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‘The tie-up may be over but fishermen are still tied on’

The tie-up may have ended — with one of the world’s largest snow crab fisheries finally underway — but potentially hundreds of boats in the under-40 fleet have yet to leave the wharf because Quin-Sea/Royal Greenland isn’t buying from them.

Inshore boats tied up in Ferryland on the Southern Shore.


The reason isn’t clear, and some fishermen say the company doesn’t plan to start buying from the Under 40 until early June.


Where is the provincial government? Where is the union?


Was this part of the deal signed off by the FFAW in terms of trip limits/fishing schedules to get the 2023 snow crab season underway?

The tie-up was a complete failure/joke/circus for the inshore fleet in terms of improved price/market share/representation.

But if the tie-up doesn’t result in long-term change to the pricing system — and the legislative chains are not removed from the inshore fleet, and better representation insisted on — then the tie-up would have been a monumental disaster.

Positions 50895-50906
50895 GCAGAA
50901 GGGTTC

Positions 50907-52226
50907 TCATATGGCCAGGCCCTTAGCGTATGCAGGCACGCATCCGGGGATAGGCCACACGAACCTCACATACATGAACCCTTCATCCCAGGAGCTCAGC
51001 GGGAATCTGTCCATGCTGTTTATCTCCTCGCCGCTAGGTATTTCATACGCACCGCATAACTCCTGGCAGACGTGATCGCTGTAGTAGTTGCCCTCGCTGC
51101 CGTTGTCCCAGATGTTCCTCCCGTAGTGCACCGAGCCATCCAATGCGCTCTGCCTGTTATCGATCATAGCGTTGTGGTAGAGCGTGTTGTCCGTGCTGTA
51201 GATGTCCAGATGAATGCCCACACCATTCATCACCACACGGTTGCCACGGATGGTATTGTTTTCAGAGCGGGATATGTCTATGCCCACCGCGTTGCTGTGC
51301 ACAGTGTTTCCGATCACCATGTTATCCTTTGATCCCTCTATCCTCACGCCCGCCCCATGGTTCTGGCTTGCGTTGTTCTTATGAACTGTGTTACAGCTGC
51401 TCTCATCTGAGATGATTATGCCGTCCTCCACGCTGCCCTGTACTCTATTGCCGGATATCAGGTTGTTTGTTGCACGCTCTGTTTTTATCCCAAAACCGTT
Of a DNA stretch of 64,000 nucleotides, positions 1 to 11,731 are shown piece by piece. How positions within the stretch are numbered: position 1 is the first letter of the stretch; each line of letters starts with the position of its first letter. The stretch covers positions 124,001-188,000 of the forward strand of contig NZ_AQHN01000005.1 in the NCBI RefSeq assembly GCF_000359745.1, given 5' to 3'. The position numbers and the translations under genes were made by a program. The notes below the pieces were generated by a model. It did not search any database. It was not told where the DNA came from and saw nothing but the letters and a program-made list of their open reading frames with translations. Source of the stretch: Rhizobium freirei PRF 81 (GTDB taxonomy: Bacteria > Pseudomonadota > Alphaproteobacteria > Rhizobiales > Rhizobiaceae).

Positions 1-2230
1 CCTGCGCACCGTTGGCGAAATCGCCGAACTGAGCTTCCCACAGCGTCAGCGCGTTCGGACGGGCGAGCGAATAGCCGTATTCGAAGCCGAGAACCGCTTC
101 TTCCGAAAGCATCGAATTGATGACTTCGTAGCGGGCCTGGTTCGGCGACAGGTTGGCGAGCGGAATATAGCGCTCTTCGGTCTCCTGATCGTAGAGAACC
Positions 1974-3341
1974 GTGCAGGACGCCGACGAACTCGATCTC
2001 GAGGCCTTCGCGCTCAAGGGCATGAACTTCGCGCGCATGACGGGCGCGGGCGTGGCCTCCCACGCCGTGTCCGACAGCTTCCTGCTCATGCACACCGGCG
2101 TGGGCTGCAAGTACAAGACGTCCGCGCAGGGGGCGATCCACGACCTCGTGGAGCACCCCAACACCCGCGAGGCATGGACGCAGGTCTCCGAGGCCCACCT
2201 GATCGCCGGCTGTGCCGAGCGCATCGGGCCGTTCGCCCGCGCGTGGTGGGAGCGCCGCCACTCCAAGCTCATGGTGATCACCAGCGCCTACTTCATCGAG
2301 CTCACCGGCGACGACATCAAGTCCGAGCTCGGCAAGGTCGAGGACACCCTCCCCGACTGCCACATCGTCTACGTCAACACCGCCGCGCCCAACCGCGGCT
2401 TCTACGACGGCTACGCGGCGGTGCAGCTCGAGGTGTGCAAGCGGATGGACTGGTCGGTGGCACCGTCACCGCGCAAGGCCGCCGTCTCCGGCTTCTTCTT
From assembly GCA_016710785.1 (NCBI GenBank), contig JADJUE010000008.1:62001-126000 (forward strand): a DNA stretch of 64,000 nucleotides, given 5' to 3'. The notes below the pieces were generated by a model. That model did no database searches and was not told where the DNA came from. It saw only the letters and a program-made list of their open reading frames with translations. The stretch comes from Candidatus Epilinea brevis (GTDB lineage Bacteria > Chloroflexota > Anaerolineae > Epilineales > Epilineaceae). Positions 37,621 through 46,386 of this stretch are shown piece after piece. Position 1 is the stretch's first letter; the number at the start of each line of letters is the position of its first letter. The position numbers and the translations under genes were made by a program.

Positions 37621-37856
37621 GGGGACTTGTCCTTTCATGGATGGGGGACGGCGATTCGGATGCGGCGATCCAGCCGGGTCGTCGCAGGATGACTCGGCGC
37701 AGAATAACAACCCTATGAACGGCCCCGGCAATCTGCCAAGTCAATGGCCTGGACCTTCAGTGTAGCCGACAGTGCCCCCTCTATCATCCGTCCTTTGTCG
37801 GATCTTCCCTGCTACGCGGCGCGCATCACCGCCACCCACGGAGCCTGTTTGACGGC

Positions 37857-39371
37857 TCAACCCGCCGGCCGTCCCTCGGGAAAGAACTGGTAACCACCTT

The tie-up may be over, but if you're still tied on what's the good of it?


Ryan Cleary,

SEA-NL

SEA-NL Seaward Enterprises Association of Newfoundland and Labrador (SEA-NL) is a professional, non-profit organization that serves as the distinct voice for licensed, independent owner-operator inshore fish harvesters. Visit sea-nl.ca to join.


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